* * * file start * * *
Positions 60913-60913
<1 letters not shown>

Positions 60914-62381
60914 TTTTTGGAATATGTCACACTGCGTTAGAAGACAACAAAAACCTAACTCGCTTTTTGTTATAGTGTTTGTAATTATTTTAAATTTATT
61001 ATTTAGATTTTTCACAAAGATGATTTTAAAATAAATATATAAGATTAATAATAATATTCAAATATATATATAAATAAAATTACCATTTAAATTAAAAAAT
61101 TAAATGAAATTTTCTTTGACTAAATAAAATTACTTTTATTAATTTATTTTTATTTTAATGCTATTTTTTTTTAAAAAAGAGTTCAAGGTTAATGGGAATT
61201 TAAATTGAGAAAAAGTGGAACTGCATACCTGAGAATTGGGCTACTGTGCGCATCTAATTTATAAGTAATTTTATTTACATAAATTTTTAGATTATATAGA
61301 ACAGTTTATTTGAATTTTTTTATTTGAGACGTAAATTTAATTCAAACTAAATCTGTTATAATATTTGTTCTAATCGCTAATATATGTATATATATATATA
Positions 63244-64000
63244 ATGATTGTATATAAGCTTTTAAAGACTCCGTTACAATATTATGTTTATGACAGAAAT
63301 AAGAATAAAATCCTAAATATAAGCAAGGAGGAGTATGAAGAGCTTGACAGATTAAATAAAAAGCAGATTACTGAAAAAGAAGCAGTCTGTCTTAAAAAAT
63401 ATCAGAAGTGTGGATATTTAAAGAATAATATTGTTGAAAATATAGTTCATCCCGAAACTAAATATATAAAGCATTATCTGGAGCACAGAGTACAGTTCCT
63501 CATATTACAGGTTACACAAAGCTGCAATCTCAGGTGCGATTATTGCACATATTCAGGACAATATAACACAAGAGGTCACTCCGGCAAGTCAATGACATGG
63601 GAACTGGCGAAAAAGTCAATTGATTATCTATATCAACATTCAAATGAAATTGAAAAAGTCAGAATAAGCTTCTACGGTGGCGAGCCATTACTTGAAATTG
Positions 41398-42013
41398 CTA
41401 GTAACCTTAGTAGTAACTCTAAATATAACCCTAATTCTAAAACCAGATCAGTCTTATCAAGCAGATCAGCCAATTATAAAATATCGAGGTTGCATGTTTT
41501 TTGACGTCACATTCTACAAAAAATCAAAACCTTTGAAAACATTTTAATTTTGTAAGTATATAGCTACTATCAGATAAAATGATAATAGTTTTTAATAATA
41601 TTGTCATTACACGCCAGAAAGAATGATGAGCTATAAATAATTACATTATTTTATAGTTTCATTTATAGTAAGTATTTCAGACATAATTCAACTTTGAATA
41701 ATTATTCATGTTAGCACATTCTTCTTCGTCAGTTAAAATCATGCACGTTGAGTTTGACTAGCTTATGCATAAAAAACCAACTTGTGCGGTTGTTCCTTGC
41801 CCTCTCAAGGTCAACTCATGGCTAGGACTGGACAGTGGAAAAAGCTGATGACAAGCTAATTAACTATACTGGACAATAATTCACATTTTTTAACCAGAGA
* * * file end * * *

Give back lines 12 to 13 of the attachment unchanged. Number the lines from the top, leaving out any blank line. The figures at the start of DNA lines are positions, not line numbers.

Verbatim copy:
63401 ATCAGAAGTGTGGATATTTAAAGAATAATATTGTTGAAAATATAGTTCATCCCGAAACTAAATATATAAAGCATTATCTGGAGCACAGAGTACAGTTCCT
63501 CATATTACAGGTTACACAAAGCTGCAATCTCAGGTGCGATTATTGCACATATTCAGGACAATATAACACAAGAGGTCACTCCGGCAAGTCAATGACATGG